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Archive for August, 2010

Java: Creating correct equals and hashCode methods

August 24, 2010 7 comments

Equals and hashcode

Generating correct equals and hashCode methods is hard. There’s an entire chapter or two devoted to it in Joshua Bloch’s Effective Java, a definitive tome for Java developers. Getting these two methods correct is important if you’re going to be using your domain objects within Java collections, particularly hash maps.

As manually generating equals and hashCode methods is difficult and error prone, there are a few different techniques for helping the developer with the process.

We will be using the following simple class to explore this issue:

public class Point {
    private int x;
    private int y;

    public Point(int x, int y) {
      this.x = x;
      this.y = y;
    }

    public int getX() {
      return x;
    }

    public int getY() {
      return y;
    }
}

Library based solution

There is at least one library that supports the generation of equals and hashCode methods, and that is the excellent Apache Commons Lang. There is a good explanation of how to use it here, but here’s a condensed version, from the javadocs with my annotation added in the comments:

// Nick: An example using reflection to determine all of the fields of the object;
// easiest to use but as it uses reflection it will be slower than manually
// including the fields
public boolean equals(Object obj) {
   return EqualsBuilder.reflectionEquals(this, obj);
}

// Nick: An example explicitly choosing which fields to include within the EqualsBuilder
// Note that it still requires some knowledge of creating correct equals methods, so it's not as idiot proof as the previous method
public boolean equals(Object obj) {
  if (obj instanceof MyClass == false) {
    return false;
  }
  if (this == obj) {
    return true;
  }
  MyClass rhs = (MyClass) obj;
  return new EqualsBuilder()
                .appendSuper(super.equals(obj))
                .append(field1, rhs.field1)
                .append(field2, rhs.field2)
                .append(field3, rhs.field3)
                .isEquals();
 }

The HashCodeBuilder works similarly:

public class Person {
   String name;
   int age;
   boolean isSmoker;
   ...



   public int hashCode() {
     // you pick a hard-coded, randomly chosen, non-zero, odd number
     // ideally different for each class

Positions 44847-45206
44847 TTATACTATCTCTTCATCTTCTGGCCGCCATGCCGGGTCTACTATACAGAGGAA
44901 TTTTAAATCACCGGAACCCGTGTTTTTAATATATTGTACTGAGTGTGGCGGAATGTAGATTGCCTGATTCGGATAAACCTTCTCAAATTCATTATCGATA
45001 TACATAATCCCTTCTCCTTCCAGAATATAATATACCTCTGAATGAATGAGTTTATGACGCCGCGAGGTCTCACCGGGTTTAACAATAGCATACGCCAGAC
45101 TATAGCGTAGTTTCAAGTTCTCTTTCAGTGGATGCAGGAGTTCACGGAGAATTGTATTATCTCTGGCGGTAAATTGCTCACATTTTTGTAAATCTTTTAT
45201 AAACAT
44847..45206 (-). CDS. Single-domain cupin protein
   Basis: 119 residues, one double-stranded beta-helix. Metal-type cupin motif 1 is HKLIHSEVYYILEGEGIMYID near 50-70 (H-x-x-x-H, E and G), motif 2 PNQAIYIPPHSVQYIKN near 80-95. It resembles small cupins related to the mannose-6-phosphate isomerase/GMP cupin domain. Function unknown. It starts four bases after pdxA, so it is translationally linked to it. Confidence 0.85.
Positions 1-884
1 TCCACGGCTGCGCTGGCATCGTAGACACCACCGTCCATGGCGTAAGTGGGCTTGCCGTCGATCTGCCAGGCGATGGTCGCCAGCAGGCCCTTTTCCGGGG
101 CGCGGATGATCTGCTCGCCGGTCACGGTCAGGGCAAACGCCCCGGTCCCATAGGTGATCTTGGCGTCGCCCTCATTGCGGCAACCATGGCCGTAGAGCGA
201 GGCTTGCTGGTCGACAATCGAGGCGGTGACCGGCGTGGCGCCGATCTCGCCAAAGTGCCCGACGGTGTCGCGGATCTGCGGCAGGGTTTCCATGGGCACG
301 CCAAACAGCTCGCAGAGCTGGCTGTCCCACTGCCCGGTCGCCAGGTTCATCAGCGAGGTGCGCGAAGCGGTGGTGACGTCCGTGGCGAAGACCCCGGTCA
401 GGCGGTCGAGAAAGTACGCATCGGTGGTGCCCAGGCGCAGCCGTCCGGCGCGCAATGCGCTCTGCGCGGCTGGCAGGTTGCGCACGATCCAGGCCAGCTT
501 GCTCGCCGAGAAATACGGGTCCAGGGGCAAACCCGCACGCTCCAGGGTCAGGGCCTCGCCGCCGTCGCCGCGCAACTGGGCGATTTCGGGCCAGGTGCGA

return new HashCodeBuilder(17, 37).
       append(name).
       append(age).
       append(smoker).
       toHashCode();
   }

   // Nick: Alternatively, for the lazy:
   public int hashCode() {
      return HashCodeBuilder.reflectionHashCode(this);
   }

}

Using the library is a good approach, but it also introduces a dependency that may not be otherwise necessary. There are a lot of good classes in Apache Commons Lang, but if all you are using it for is the EqualsBuilder and ToStringBuilder, you’re probably better off avoiding the dependency. In this case, you can make your IDE do the heavy lifting for you.

IDE based code generation

Given that IDEs like NetBeans and Eclipse do such a good job of automatically creating things like getters/setters, constructors, etc., it’s no surprise that they can be used to generate equals/hashCode methods as well. Unfortunately, they are not perfect, which prompted me to write this post in the first place.

I will be focusing on NetBean’s implementation of the equals/hashCode code generation as of version 6.9 (the most recent version).

When you are in NetBeans and press Ctrl+I, the IDE provides a popup menu with options for methods that it can automatically generate for you.

Generate options in NetBeans 6.9

When you choose the equals() and hashCode() option, you are presented with the following screen (where the variables will differ depending on your class, obviously).

equals() and hashCode() generation dialog

After checking all of the checkboxes and pressing generate, the IDE inserts the following two snippets of code:

@Override
public boolean equals(Object obj) {
    if (obj == null) {
        return false;
    }
    if (getClass() != obj.getClass()) {
        return false;
    }
    final Point other = (Point) obj;
    if (this.x != other.x) {
        return false;
    }